Monsters and robots
In Demon Seed (1977), obsessive scientist, Alex Harris, leads the team that created Proteus IV, a robot with sentient AI. The machine wants more than self-awareness. It wants to be evolve beyond metal and circuitry. It wants to be human – to feel what it means to be alive.
The name Proteus IV references the Ancient Greek god Proteus, who was both all-knowing and a shape-shifter. Proteus was mentioned in Homer’s Odyssey, book IV. Like the monster in Frankenstein, Proteus IV quickly learns that ‘he’ (the robot speaks with a male voice) is his own master. He seeks to be more than just a servant of scientific research. He desires a human form with a human identity. The machine’s self-awareness brings both incredible problem solving skills – and a burning survival instinct.
Unlike the creature in Frankenstein who is given ‘life’ by his ‘master’, Proteus IV creates it for himself. To become human, Proteus IV imprisons Susan Harris. (She’s a child psychologist and the wife of the research scientist leading the Proteus IV project.) The robot sexually assaults her, stealing her eggs and DNA to create a new AI/human hybrid. In the novel Frankenstein the ‘monster’ is described as an evil ‘creature’. Through the language alone it’s clear that he’s a force for bad. The monster is referred to as an ‘abomination’, a ‘fiend’, and a ‘demon’. This notion operates within a religious framework. One where only God is supposed to create life. Anything else, not created by God, must therefore be intrinsically evil. The monster even describes himself as a ‘fallen angel’. In other words: Lucifer.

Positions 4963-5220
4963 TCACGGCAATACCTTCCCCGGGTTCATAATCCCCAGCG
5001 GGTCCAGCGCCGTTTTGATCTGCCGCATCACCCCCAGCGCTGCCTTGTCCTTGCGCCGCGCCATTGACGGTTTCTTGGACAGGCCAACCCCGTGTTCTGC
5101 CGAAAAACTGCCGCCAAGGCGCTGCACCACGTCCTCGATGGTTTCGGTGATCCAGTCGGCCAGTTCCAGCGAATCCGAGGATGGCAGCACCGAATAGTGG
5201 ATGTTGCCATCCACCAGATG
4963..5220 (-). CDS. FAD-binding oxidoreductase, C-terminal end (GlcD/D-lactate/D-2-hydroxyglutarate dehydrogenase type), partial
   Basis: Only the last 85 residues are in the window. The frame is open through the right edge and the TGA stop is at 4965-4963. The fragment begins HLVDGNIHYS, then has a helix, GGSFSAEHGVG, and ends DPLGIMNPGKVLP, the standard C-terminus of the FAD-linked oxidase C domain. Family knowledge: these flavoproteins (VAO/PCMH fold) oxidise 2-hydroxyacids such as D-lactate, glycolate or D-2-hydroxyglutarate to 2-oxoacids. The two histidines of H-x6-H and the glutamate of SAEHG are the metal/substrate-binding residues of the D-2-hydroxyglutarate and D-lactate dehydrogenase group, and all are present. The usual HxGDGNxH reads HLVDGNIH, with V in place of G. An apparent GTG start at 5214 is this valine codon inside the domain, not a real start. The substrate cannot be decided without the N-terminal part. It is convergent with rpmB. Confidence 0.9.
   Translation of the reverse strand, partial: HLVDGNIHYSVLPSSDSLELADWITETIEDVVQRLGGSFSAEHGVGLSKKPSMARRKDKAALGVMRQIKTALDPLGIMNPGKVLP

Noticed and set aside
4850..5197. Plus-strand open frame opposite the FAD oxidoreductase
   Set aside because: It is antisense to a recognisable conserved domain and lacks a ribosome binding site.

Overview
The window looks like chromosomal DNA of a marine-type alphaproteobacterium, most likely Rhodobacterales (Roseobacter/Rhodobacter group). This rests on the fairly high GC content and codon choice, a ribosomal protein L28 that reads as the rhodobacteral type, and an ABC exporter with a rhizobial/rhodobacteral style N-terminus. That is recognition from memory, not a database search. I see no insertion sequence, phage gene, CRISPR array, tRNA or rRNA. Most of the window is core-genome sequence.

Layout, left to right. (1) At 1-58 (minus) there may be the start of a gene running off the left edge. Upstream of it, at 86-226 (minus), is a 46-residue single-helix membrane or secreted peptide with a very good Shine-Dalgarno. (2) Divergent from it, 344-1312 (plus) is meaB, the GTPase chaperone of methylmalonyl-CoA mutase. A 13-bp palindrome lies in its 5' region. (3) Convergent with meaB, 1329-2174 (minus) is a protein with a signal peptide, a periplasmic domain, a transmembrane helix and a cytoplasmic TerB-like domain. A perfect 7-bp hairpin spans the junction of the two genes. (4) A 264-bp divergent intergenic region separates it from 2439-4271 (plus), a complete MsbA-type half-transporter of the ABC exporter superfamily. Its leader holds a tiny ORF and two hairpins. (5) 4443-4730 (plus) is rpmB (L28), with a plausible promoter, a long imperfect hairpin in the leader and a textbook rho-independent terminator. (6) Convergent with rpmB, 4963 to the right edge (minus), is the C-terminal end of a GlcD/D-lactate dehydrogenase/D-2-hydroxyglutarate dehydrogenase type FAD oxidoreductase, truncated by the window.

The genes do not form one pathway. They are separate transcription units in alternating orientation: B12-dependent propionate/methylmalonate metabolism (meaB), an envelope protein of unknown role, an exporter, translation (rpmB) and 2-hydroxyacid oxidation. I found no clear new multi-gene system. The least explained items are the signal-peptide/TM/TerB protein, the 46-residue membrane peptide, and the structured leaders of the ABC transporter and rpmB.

Rejected by humanity because of his terrifying appearance, Frankenstein’s monster reacts with bitterness, and resorts to violence. He is conscious of his otherness, of his disfigurement, much like the characters in Freaks or John Merrick in The Elephant Man. Disfigurement is often used in storytelling as a way of representing an evil personality, externally. The violent monster looks like a mutation or a half-beast – it doesn’t resemble an attractive, healthy, ‘normal’ person who might grace the covers of Vanity Fair or GQ. When not used to express a character’s darkness, disfigurement represents their inner turmoil, for example David Aames in Vanilla Sky. This stereotype of disfigurement runs contrary to much contemporary thinking where disability and physical disfigurement is not viewed as ‘otherness’, but as people who are whole in themselves, as humans.
These stories are warnings rather than celebrations (or a celebration that turns into a warning). They are about technology running amok. They are tragedies. They are stories about a world out of balance, out of control. A world where technology promises amazing potential, but brings unforeseen problems.